The claim that "'is' does not entail 'ought"' is so closely associated with Hume that it has been called 'Hume's Law'. 1 The interpretation of the passage in Hume's Treatise of Human Nature that is the locus classicus of the claim is controversial. But the passage is preceded by three main bodies of argument, and, on the working assumption that the passage in question is closely connected to the argumentation that leads up to it, I will here examine the third (...) of these, running from T 463:7 to.. (shrink)
Late British Empiricism was a research project built around a two-part psychological theory: that thoughts represent their objects by qualitatively resembling them (the "Theory of Ideas") and that thought proceeds by traversing associative links between ideas ("associationism"). The work of Hume, and then of Mill, were the project's high-water marks; twentieth-century philosophers no longer find the psychology convincing. The problem, as far as the philosophers were concerned, was not so much that the account seemed false upon introspection, nor that the (...) discipline of psychology had itself moved on, but that the psychological theory did not make good on its explanatory obligations: most importantly, a thought's being a mental picture is not a satisfactory account of why it has the content it does. But this reason for rejecting Empiricist psychology, that it could not do its assigned philosophical job, leaves open the possibility of minds for which it is nonetheless a satisfactory description. (shrink)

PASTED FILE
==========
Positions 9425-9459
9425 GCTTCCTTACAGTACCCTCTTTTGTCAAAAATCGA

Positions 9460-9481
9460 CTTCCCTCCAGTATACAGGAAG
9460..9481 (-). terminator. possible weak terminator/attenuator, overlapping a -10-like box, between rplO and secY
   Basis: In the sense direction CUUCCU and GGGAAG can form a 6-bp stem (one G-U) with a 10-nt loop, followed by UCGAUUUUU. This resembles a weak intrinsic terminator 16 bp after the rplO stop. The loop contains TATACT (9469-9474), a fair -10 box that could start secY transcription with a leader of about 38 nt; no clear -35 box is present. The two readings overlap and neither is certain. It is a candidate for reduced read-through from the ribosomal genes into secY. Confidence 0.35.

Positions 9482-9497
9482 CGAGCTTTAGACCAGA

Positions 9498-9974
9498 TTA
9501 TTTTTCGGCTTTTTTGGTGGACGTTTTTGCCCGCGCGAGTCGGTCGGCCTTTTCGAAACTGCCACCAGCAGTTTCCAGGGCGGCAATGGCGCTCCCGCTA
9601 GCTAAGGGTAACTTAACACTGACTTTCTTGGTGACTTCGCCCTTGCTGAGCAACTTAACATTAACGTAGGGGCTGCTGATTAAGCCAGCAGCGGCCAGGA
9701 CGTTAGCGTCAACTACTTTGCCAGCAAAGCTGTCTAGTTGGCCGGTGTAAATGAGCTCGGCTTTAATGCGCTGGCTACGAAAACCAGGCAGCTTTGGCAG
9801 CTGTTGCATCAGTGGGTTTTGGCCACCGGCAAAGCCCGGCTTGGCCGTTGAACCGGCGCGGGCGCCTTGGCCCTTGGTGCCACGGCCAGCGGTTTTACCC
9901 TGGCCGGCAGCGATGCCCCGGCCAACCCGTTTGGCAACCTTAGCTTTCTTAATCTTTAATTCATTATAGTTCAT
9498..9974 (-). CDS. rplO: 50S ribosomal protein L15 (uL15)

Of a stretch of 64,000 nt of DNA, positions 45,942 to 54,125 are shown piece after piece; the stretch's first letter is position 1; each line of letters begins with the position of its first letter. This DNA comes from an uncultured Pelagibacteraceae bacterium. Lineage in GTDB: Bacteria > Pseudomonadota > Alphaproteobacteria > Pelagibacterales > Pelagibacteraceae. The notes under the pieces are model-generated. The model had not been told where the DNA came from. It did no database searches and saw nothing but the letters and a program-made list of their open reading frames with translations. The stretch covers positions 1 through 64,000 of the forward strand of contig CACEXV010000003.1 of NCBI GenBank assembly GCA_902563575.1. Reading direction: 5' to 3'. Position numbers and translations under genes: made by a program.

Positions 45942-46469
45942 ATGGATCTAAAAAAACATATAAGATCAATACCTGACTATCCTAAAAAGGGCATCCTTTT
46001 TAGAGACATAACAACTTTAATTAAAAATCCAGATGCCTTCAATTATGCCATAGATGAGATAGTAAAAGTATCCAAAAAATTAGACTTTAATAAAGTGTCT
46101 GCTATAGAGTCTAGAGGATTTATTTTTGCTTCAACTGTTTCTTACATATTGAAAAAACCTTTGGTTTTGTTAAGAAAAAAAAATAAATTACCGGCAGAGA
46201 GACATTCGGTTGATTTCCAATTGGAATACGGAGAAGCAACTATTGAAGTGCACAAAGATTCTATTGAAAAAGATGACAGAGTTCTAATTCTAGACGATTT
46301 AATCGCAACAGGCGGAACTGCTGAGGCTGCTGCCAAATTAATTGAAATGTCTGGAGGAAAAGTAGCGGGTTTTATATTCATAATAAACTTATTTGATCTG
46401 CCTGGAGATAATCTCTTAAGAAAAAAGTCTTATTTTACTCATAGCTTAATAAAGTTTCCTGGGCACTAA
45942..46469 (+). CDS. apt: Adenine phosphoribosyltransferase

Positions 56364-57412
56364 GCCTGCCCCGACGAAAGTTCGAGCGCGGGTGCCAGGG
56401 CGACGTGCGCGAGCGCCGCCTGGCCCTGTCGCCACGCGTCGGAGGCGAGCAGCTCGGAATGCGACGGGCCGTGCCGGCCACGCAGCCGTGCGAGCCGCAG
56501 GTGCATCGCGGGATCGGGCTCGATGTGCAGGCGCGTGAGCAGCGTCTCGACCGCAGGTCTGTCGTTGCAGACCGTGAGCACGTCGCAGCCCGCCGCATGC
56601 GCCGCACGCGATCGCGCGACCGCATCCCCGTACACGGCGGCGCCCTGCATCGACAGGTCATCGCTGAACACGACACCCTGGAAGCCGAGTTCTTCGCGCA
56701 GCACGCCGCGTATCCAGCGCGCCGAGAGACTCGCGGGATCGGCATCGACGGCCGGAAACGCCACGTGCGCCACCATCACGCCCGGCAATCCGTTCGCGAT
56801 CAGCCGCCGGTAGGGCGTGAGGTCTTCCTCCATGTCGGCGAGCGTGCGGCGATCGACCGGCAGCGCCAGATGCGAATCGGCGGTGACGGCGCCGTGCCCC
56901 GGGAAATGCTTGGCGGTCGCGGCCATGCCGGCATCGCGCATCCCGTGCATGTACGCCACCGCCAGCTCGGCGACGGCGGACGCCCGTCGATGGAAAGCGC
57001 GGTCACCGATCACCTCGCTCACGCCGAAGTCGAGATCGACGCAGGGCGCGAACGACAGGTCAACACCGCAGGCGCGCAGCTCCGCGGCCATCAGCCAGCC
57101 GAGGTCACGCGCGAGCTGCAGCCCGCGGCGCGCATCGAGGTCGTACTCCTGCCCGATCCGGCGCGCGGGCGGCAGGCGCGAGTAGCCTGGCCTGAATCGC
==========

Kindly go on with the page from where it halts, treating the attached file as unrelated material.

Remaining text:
Some species are weedy: they move from one ecological niche to another. Other species are specialized: they are exquisitely adapted to exploit a particular niche. Human beings are the design solution in which a species is simultaneously weedy and specialized - the trick being to manage the exquisite niche-specific adaptations in software rather than in the hardware. We are built to reprogram ourselves on the fly, to select new goals, new priorities and new guidelines appropriate to novel niches. Understanding ourselves (...) as an implementation of this design solution has consequences for the theory of practical reasoning. Instrumentalism (the theory of practical reasoning according to which it consists solely in selecting means to pre-given ends) cannot be a suitable theory of rationality for such a species (that is, our own). (shrink)